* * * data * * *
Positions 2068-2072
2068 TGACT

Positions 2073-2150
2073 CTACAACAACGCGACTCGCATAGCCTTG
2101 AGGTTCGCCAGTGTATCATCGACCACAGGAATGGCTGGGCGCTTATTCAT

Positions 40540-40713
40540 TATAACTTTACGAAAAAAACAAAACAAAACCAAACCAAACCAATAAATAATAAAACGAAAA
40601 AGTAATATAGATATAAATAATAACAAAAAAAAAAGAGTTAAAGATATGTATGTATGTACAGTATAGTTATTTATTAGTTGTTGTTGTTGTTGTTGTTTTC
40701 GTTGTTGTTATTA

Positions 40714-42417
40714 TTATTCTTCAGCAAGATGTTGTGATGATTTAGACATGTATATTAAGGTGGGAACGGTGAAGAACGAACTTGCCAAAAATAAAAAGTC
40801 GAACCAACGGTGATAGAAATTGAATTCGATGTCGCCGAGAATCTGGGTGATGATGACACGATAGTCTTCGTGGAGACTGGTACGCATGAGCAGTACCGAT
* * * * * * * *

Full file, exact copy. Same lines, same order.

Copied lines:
Positions 2068-2072
2068 TGACT

Positions 2073-2150
2073 CTACAACAACGCGACTCGCATAGCCTTG
2101 AGGTTCGCCAGTGTATCATCGACCACAGGAATGGCTGGGCGCTTATTCAT

Positions 40540-40713
40540 TATAACTTTACGAAAAAAACAAAACAAAACCAAACCAAACCAATAAATAATAAAACGAAAA
40601 AGTAATATAGATATAAATAATAACAAAAAAAAAAGAGTTAAAGATATGTATGTATGTACAGTATAGTTATTTATTAGTTGTTGTTGTTGTTGTTGTTTTC
40701 GTTGTTGTTATTA

Positions 40714-42417
40714 TTATTCTTCAGCAAGATGTTGTGATGATTTAGACATGTATATTAAGGTGGGAACGGTGAAGAACGAACTTGCCAAAAATAAAAAGTC
40801 GAACCAACGGTGATAGAAATTGAATTCGATGTCGCCGAGAATCTGGGTGATGATGACACGATAGTCTTCGTGGAGACTGGTACGCATGAGCAGTACCGAT